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By Ross Woods

Our knowledge of the water cycle is imperfect – for example we don’t have data for all rivers across the landscape, and yet so often we want river flow information for resource and hazard management purposes. In the absence of direct data, then, we turn to models and seek to make hydrological predictions in these ungauged river basins.

Predictions in Ungauged Basins (PUB) is an IAHS initiative operating throughout the decade of 2003-2012, established with the primary aim of reducing uncertainty in hydrological predictions. It is a ‘grass-roots’ science movement intended to engage the interest of hydrologists around the world, and has grown to encompass an enormous variety of approaches and settings.

You can read about the full scope of PUB activities on the web site. One of the major current activities is the publication of a synthesis report that summarises and interprets the state of the art in hydrological prediction for ungauged basins. For places with no streamflow measurements, how good are our estimates of streamflow quantities such as the mean flow, the seasonal pattern of flow rates, the frequency of different flow rates (aka the flow duration curve), flood frequency, low flow frequency, and indeed the entire time series of flow rates? Which methods provide the most reliable estimates? How is this affected by climate, catchment size, and other factors that describe the physical setting?

To answer these questions, the book synthesises hundreds of studies from around the world, pulled together by a team of more than 50 authors. The book includes chapters for each of the streamflow quantities I listed above, and I’m involved as the editor for one chapter. Here I’ll try to give you the flavour of the book, using just a couple of examples.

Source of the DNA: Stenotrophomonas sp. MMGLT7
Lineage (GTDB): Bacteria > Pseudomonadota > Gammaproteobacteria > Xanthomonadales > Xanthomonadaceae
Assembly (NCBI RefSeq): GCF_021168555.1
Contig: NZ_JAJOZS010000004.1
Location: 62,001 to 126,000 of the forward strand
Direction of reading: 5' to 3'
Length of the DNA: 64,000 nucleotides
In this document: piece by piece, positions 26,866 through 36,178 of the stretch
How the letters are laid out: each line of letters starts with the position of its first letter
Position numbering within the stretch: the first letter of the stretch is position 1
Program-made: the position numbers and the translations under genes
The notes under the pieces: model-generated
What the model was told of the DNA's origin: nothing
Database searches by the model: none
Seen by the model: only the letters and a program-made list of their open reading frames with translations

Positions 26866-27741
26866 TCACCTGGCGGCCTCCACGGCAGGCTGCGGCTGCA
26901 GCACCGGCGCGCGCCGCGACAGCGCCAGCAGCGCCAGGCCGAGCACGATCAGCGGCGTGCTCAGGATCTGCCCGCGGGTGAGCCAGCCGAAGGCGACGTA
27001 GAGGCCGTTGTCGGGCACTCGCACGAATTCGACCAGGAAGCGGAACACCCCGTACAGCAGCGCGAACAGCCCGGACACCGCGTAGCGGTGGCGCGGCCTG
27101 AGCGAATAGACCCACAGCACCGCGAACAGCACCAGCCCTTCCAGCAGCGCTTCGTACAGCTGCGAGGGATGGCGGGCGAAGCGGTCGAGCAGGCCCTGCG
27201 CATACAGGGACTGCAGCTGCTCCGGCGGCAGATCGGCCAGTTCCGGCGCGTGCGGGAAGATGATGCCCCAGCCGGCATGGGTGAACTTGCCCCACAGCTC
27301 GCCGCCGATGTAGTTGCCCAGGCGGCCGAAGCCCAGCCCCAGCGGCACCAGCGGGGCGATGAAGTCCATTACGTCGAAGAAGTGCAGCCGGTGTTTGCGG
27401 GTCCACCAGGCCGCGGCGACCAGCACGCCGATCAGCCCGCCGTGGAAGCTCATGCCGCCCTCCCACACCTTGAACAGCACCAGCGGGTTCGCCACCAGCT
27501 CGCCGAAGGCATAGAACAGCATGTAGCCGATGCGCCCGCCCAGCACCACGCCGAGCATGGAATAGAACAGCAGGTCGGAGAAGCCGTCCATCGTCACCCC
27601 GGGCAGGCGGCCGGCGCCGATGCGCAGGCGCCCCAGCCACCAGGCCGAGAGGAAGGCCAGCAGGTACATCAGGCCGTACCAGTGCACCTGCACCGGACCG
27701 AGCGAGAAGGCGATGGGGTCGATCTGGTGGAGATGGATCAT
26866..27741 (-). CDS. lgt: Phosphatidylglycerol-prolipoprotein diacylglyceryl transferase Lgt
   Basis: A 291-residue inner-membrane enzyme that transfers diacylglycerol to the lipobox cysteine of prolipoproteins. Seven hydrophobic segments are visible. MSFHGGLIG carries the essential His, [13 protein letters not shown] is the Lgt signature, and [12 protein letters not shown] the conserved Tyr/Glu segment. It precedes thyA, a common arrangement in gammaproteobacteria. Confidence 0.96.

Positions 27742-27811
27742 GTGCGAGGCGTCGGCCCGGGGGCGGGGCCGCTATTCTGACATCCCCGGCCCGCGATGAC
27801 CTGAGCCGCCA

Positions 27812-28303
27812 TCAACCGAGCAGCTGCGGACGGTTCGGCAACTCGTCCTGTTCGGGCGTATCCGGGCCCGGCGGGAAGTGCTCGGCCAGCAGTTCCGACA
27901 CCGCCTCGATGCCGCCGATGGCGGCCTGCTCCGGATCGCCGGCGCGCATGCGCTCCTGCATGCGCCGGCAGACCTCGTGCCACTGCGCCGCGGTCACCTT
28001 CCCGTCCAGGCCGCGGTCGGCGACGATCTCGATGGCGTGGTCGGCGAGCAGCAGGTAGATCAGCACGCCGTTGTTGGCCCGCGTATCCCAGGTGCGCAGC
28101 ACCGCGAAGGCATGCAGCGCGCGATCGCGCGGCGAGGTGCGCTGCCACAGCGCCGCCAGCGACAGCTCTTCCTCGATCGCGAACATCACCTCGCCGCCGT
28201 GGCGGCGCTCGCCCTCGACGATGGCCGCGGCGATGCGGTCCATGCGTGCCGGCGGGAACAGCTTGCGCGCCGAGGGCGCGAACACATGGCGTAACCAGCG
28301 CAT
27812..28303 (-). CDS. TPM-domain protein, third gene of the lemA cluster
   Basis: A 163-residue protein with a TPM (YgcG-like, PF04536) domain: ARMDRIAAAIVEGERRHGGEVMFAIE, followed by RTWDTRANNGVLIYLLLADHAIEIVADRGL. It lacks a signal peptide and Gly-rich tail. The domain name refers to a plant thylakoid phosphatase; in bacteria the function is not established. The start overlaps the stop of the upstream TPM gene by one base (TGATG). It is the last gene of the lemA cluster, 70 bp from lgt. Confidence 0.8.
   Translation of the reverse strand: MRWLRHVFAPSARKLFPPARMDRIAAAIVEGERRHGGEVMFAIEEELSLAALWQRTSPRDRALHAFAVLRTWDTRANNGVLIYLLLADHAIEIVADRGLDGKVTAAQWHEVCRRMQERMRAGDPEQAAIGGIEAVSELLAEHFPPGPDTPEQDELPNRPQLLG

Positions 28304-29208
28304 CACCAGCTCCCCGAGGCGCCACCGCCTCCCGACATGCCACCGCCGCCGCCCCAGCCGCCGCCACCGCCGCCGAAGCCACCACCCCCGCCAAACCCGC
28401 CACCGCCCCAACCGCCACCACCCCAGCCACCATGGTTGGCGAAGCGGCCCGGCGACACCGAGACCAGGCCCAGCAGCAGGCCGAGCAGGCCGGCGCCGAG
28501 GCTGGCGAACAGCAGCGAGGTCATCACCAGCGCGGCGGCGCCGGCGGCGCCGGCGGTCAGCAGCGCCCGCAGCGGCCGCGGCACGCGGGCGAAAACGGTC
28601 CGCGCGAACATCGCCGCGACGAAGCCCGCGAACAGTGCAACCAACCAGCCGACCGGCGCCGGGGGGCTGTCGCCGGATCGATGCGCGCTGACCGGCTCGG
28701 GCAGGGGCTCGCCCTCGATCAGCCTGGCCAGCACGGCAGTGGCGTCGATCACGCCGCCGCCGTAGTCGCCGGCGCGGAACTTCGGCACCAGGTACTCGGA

Suppose we want to estimate the long-term mean flow of a river, for which there are no streamflow measurements. For streams anywhere in New Zealand, we have developed a simple method to predict mean streamflow rate, using maps of rainfall and potential evaporation, and a digital river network.

This method produces estimates which are within +/- 25% of the true value for 95% of New Zealand. The estimates aren’t biased (just as likely to overestimate as underestimate), and errors are usually much smaller than +/- 25%. If you want to try it out for yourself, the estimates for anywhere in New Zealand are available on the web.

Although we still have quite a bit to learn about New Zealand hydrology, I’ve also done some work at the global scale, using some theory I published a few years ago. Working at the global scale introduces a large number of new interesting science challenges, which I will have to gloss over here, for reasons of space. Once again, I’m using maps of rainfall and potential evaporation, as well as maps of the seasonality of climate, the type of land cover, and the infiltration and storage properties of the soil. This time the coverage is global, and New Zealand is barely visible! Here are just a couple of them, for average annual rainfall and the water holding capacity of the plant canopy.

Here is the predicted mean annual runoff for all the world:

Typical errors in the global predictions are +/- 150mm per year, which doesn’t sound like much, but in relative terms those errors are very large in dry places, and so I’m still working on ways to reduce the error by learning more about the hydrology in places where the predictions are worst, and seeking ways to make the theory more realistic, without over-complicating it. “Everything should be made as simple as possible but not simpler.”